|Schefflera actinophylla subsp. var.||Octopus tree, Queensland umbrella tree|
Schefflera actinophylla (syn. Brassaia actinophylla) is a tree in the Araliaceae family. It is native to tropical rainforests and gallery forests in Australia (eastern Queensland and the Northern Territory), New Guinea and Java. Common names include Umbrella Tree, Octopus Tree and Amate.
S. actinophylla is an evergreen tree growing to 15 m (49 ft) tall. It has compound medium green leaves in groups of seven leaves. It is usually multi-trunked, and the flowers develop at the top of the tree. It often grows as an epiphyte on other rainforest trees. It produces racemes up to 2 metres (6.5 feet) long containing up to 1,000 small dull red flowers. Flowering begins in early summer and typically continues for several months.
The plant produces up to 1000 flowers generating large amounts of nectar which attracts honey-eating birds which then spread the seeds. The fruits are eaten by many birds and animals including Musky Rat Kangaroos, Red-legged Pademelons and Spectacled Flying Foxes. Its leaves are a favourite food of the Bennett's Tree-kangaroo (Dendrolagus bennettianus).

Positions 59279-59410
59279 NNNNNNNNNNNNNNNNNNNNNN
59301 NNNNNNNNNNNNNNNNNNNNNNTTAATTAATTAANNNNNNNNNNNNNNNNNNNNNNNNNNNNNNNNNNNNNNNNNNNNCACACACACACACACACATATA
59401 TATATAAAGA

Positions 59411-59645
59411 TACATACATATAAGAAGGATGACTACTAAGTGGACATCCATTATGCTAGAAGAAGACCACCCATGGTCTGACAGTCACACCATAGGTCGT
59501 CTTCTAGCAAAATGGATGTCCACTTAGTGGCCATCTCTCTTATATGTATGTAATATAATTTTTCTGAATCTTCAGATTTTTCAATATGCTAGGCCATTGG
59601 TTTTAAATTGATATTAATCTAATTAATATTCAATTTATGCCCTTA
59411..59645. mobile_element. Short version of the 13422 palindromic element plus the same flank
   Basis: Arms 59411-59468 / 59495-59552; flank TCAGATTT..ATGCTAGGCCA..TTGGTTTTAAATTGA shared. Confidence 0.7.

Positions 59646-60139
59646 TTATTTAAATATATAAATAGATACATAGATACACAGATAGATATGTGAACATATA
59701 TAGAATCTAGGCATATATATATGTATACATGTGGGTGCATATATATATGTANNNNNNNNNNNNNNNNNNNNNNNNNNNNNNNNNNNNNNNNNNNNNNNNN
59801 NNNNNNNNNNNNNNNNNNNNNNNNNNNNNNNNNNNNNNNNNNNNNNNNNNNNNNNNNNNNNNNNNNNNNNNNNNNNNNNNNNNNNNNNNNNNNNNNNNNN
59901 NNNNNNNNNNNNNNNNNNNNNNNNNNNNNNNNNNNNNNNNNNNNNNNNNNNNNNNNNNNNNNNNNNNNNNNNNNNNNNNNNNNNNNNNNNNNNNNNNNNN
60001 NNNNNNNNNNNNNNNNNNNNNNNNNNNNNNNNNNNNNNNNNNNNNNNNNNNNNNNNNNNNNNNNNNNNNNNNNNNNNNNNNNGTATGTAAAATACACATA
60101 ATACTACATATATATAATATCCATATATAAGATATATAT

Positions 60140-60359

Schefflera actinophylla is commonly grown in mild to warm climates as a decorative tree in larger gardens and, when mature, it has bright red spikes of flowers with up to 20 racemes which develop in summer or early autumn. It prefers well-drained soil and only needs occasional watering and feeding to thrive. It is, however, an aggressive plant and its roots can dominate surrounding soil. In some areas (e.g., Florida & Hawaii USA) it is an invasive weed and therefore planting is highly unadvised.
Propagation is by seed or cuttings.
Pests and diseases
Rainbow Lorikeets feeding on Umbrella Tree
trunk in Hyderabad, India.
leaves in Hyderabad, India.
canopy in Hyderabad, India.
- ↑ Martin (2005), p. 43.
- ↑ Beasley (2006).
- ↑ Pers. comm. Lewis Roberts OAM
- ↑ Martin (2005).
- ↑ Beasley (2009), p. 105.
- ↑ Schefflera actinophylla: information from the Hawaiian Ecosystems at Risk project (HEAR)
- Standard Cyclopedia of Horticulture, by L. H. Bailey, MacMillan Co., 1963